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Perylene Dyes

Perylene dyes refer to the materials that use perylene as chromophore, and perylene diimide (PDI) and its derivatives are mostly researched. Perylene dye is a kind of compound with conjugated planar structure, strong π-π interaction, good thermal stability and high fluorescence quantum efficiency. The main absorption peaks of perylene dyes range from 400 nm to 600 nm, and the maximum molar absorption coefficient is 9.5L / (mol•cm). Due to the unique molecular structure, the solubility of perylene dyes is poor. Introducing large substituents on the N atoms of imines or bay region can increase the solubility. The optical properties and luminous efficiency of perylene dyes can be regulated by means of self-assembly, expansion of aromatic nucleus and selection of solvents.


  • Fluorescent probe field: Perylene dyes can be designed as metal ion fluorescent probes, DNA fluorescent probes and protein molecular fluorescent probes with high sensitivity, high selectivity and rapid response. For example, Fe3+ is a toxic metal ion that can cause harm to the nervous system, hematopoietic system and kidneys. Fluorescent probes designed by perylene dyes can realize the detection of Fe3+.

Perylene Dyes Figure 1. A Fe3+ fluorescent probe designed by perylene dye.

  • Tumor therapy field: In the field of tumor therapy, perylene dyes can be designed as drug carriers, antitumor agents and fluorescent tracers. As drug carriers, perylene dyes could be self-assembled into nanoparticles and loaded with drugs. Specific groups, such as polyethylene glycol (PEG), can be introduced to transport the drugs to the corresponding lesions. By in vivo or in vitro stimulation, targeted release could be realized. Therefore, drugs concentration in the lesions will be improved and anti-tumor effect will be enhanced. In addition, real-time monitoring of drugs could be performed by the fluorescence of perylene dyes themselves.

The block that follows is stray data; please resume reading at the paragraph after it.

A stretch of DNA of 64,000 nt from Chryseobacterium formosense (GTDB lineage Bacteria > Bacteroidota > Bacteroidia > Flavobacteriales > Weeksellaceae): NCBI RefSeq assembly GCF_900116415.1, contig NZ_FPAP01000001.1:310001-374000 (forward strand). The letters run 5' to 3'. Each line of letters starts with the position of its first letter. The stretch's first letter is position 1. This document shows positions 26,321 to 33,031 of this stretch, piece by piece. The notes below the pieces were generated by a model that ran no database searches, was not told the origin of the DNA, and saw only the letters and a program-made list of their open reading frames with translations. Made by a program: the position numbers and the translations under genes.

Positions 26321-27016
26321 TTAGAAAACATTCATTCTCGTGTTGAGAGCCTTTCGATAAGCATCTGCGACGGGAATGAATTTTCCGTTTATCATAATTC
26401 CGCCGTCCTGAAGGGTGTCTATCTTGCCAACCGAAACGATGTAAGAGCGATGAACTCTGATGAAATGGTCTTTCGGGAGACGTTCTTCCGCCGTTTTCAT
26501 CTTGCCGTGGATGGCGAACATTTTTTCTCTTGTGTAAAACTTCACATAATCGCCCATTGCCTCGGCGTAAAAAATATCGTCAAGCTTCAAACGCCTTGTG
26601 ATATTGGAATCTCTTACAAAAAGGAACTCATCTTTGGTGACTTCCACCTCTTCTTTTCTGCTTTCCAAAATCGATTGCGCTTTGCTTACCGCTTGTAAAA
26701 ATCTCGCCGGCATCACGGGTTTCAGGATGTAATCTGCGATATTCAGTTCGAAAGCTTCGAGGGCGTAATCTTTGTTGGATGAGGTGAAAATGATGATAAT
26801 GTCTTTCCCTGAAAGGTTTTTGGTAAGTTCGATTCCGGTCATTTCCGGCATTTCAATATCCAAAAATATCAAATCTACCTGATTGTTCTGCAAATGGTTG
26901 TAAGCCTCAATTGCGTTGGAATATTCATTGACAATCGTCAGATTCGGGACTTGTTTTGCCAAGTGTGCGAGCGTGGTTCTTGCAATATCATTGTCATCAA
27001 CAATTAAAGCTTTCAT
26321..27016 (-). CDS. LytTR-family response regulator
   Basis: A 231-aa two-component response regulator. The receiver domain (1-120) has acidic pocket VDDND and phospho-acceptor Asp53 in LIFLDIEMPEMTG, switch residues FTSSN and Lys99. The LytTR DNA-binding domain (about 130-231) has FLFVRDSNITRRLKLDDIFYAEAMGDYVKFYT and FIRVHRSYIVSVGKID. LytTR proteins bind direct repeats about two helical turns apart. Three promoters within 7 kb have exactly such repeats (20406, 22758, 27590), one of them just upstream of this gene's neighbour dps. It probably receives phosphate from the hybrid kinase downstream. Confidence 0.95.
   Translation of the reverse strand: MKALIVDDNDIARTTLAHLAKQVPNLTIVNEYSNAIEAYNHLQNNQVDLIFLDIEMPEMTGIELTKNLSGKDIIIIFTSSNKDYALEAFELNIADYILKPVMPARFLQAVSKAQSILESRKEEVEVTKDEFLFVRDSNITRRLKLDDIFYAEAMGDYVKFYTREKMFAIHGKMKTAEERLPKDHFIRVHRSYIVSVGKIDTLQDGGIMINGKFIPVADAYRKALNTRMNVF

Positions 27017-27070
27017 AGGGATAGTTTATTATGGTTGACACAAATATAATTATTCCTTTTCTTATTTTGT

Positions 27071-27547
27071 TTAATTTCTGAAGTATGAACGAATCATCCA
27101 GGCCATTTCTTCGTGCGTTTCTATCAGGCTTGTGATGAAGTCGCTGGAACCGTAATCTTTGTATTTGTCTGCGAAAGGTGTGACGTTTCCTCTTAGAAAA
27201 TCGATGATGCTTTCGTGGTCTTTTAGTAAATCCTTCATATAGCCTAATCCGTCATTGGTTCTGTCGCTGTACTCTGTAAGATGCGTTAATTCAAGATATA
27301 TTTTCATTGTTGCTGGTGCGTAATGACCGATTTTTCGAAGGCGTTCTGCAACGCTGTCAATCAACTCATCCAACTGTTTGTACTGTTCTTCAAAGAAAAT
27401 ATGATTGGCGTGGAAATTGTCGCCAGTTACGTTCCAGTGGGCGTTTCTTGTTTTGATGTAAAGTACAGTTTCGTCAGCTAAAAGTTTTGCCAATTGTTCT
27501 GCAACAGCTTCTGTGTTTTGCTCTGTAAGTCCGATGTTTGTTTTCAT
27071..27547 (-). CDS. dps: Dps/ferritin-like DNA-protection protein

An example of perylene dye used in tumor therapy. Figure 2. An example of perylene dye used in tumor therapy.

  • Solar cell field: Perylene dyes have excellent chemical stability, light resistance and high electron affinity, and the π-π stack between molecules results in high electron mobility along the stack direction. Furthermore, the energy levels of perylene dyes could be adjusted by chemical modification to meet the requirements of energy level as photovoltaic receptor materials. Therefore, this compound is one of the best N-type materials in the field of solar cells.

An example of perylene dye used in solar cell. Figure 3. An example of perylene dye used in solar cell.

  • Organic electroluminescence materials field: Organic electroluminescence materials are characterized by low cost, low toxicity, light quality, low starting voltage, and flexible device preparation. Due to excellent photothermal stability, chemical stability, adjustable luminescence color, high fluorescence quantum yield and excellent electronic transmission characteristics, perylene dyes have become a hot spot in the field of organic electroluminescence materials.

An example of perylene dye applied as organic electroluminescence material. Figure 4. An example of perylene dye applied as organic electroluminescence material.

  • The others: In addition to those mentioned above, perylene dyes could be applied in a variety of fields, such as liquid crystal materials.


According to the solubility, perylene dyes can be classified into water-soluble, amphiphilic and water-insoluble perylene dyes.

  • Water-soluble perylene dyes: Water-soluble perylene dyes have good solubility in water phase, which is helpful for biological applications.
  • Amphiphilic perylene dyes: Amphiphilic perylene dyes can be constructed by introducing both hydrophilic and hydrophobic groups into the molecular structure. This type molecules play an important role in self-assembly.
  • Water-insoluble perylene dyes: Water-insoluble perylene dyes have poor solubility in water phase, which limits the applications in biological environment.


  1. Głowacki E D, Irimia-Vladu M, Bauer S, et al. Hydrogen-bonds in molecular solids – from biological systems to organic electronics[J]. Journal of Materials Chemistry B, 2013.
  2. Fan Q, Cheng K, Yang Z, et al. Perylene‐Diimide‐Based Nanoparticles as Highly Efficient Photoacoustic Agents for Deep Brain Tumor Imaging in Living Mice[J]. Advanced Materials, 2015.

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